From the large number of macromolecular substances according to the invention which are also prepared according to the invention, a portion is selected and compared with the commercial known art products at present available on the market to demonstrate the superiority of the products according to the invention in their most important property for the building industry, namely their water-retention capacity.
To carry out these comparisons, a standard method, the so-called Wolff-Walsrode method, is used to determine the water retention capacity. The apparatus illustrated in FIG. 1 and summerised below are used:
1a: metal ring;
1b: metal ring;
2: chromatographic paper;
3: rubber cone;
4: porcelain dish;
5: stirring fork;
6: measuring cylinder (graduated).
FIG. 2 shows the above apparatus arranged for the test.
FIG. 3 shows the paper chromatography waterflow fronts A and B necessary for the test.
The method of carrying out the test is described below with reference to the above mentioned FIGS. 1 to 3.
The chromatographic paper 2 is first placed between the rings 1a and 1b. The rubber cone 3 is then placed on the paper with its smaller external diameter touching the flow front line A. Water at a temperature of about 20° C. is then introduced into the porcelain dish 4 in a quantity of either 28 ml for the gypsum plaster test and 18 or 20 ml for the cement plaster test. Measuring cylinder 6 is used for measuring these quantities of water.
50 g of dry plaster based on gypsum containing 70% by weight of plaster of Paris (manufacturers: Dr. Wirt), 26% by weight of lime sand with a particle size of 0.2 mm (manufacturers: Lonza) and 4% by weight of calcium hydroxide are then mixed with 0.1 g of the macromolecular substance according to the invention. When dry plaster based on cement is used, consisting of 15% by weight of cement (Portland cement PZ 350), 75% by weight of quartz sand (manufacturers: Westdeutsche Quarzsandwerke Dr. Muller of Dorsten) and 10% by weight of calcium hydroxide 0.05 g of the macromolecular substance according to the invention is added. In both cases, the dry plaster is carefully mixed with the macromolecular substance according to the invention and introduced into the water provided in the quantity mentioned above. Instead of the given quantity of macromolecular substance according to the invention (see Table 3, Examples C-4 to C-19), the same quantity, i.e. 0.1 and 0.05 g, respectively, of cellulose ether is added in comparison Examples C-1, C-2 and C-3 shown in Table 3 and all of the experiments are, of course, carried out under the same experimental conditions described below.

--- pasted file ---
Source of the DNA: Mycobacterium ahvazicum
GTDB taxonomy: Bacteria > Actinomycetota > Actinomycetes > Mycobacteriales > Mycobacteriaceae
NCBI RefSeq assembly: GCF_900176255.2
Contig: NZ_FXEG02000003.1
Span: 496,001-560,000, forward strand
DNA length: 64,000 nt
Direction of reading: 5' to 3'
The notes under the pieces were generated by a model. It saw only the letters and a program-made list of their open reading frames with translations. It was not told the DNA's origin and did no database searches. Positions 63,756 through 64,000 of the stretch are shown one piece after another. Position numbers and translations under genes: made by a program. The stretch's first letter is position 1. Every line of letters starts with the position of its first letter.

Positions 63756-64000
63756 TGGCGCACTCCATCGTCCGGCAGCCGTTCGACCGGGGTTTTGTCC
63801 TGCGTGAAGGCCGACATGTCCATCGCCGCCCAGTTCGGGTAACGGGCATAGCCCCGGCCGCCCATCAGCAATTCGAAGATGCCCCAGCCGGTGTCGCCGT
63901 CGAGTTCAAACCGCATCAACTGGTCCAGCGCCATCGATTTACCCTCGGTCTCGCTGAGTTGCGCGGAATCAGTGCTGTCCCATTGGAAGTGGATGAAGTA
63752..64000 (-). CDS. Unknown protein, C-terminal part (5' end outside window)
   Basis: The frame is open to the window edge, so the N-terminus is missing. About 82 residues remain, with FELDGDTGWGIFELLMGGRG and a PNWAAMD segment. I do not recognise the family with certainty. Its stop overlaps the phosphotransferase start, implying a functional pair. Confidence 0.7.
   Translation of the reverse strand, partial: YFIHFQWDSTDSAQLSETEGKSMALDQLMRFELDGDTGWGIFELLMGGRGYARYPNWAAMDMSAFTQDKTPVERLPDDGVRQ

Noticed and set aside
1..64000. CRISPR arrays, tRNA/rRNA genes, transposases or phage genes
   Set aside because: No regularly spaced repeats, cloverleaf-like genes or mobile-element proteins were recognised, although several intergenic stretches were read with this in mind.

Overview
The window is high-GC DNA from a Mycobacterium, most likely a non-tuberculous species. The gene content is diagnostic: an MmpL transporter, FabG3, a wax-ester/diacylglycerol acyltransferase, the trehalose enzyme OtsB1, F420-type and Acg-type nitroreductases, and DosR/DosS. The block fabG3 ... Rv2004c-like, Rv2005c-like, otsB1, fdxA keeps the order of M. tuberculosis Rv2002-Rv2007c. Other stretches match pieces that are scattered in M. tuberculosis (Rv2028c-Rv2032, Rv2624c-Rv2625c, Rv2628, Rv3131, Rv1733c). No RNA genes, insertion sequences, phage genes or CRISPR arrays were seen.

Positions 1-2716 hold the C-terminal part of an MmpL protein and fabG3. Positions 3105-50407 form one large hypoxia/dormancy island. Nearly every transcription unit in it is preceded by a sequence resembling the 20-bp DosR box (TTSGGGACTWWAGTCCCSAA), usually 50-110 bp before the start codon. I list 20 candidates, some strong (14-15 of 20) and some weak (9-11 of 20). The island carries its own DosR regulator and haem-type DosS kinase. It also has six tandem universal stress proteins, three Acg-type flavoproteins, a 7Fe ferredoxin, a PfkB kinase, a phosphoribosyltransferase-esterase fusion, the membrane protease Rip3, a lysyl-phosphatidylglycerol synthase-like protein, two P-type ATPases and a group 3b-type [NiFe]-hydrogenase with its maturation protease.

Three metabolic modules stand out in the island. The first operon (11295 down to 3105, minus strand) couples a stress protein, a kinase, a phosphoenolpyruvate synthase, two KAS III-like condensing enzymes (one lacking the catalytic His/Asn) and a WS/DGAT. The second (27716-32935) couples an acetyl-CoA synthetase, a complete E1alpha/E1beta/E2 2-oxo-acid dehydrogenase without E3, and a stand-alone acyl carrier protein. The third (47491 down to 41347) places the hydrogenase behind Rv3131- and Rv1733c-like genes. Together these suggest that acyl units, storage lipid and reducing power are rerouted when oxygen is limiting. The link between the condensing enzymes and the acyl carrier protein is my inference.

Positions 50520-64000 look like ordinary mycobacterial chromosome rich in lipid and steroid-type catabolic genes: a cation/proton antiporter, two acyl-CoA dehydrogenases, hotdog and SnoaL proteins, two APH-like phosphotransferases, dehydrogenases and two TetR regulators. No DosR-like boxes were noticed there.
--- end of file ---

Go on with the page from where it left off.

The waterfront starting line A shown in FIG. 3 and the waterfront target line B also shown there represent the path through which the waterfront must travel in the chromatographic paper. The time taken for the front to travel through this distance is a measure of the water retention capacity. The water is first thoroughly incorporated in the plaster by stirring with fork 5 for 25 seconds and the resulting mixture is then introduced into the rubber cone and the stopwatch is started. The mixture of plaster and water must have the correct consistency to make it possible for the surface of paper within the cone to be completely wetted.